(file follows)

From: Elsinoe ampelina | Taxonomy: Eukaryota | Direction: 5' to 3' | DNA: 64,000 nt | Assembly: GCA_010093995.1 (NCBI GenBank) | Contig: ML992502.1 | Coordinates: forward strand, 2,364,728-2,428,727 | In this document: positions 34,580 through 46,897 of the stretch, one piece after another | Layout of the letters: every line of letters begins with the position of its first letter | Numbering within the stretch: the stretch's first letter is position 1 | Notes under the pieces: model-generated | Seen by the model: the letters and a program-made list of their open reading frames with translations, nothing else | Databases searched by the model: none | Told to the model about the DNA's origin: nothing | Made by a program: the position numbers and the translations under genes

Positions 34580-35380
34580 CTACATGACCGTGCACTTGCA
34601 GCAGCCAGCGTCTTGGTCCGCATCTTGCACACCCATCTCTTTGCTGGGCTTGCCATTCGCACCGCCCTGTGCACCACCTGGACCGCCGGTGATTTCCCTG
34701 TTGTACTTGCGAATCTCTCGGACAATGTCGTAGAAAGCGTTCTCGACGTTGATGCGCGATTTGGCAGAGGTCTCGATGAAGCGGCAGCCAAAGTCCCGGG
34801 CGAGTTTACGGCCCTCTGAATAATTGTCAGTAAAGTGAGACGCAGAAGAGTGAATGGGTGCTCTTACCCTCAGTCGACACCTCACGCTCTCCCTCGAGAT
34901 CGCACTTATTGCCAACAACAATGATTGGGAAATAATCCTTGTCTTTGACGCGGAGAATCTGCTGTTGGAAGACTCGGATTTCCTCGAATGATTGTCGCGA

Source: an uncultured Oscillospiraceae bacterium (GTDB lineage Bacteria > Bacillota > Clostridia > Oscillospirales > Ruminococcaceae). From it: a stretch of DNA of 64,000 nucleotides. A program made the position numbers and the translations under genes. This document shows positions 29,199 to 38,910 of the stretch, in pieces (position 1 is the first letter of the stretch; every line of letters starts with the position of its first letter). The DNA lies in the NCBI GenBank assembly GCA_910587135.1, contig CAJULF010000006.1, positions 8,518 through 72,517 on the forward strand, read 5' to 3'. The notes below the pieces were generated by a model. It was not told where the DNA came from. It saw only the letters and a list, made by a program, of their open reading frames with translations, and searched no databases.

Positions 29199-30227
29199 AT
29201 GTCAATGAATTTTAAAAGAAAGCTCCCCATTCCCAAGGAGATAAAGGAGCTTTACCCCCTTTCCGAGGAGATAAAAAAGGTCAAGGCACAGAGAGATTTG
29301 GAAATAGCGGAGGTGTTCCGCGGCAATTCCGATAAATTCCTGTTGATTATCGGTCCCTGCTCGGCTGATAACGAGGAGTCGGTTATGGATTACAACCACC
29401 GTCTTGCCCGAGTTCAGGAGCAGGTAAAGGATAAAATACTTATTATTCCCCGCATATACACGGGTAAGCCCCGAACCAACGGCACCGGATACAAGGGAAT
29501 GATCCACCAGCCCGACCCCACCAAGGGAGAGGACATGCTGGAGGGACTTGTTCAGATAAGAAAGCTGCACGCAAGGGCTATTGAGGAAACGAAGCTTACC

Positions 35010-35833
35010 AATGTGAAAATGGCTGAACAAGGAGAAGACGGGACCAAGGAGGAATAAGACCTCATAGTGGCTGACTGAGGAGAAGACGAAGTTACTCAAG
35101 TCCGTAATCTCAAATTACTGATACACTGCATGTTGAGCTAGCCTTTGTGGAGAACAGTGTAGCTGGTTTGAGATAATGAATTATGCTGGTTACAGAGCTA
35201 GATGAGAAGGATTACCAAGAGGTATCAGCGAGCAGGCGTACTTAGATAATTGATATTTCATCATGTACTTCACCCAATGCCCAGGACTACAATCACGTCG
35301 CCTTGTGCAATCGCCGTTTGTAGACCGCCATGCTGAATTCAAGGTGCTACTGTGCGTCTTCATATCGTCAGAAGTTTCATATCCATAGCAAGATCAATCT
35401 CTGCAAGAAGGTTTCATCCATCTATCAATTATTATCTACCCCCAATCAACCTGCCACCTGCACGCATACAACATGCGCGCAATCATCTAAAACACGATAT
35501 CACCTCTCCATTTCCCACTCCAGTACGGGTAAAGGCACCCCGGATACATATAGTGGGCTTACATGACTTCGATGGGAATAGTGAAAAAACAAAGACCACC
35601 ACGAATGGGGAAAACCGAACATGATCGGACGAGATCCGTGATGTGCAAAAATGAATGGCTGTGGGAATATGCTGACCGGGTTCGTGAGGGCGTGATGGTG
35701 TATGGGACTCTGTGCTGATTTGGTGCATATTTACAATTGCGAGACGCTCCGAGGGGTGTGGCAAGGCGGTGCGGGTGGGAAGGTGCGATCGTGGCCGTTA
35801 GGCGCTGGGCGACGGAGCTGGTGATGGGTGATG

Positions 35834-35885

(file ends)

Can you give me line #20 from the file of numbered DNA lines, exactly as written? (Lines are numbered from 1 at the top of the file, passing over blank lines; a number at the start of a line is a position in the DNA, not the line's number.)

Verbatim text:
35401 CTGCAAGAAGGTTTCATCCATCTATCAATTATTATCTACCCCCAATCAACCTGCCACCTGCACGCATACAACATGCGCGCAATCATCTAAAACACGATAT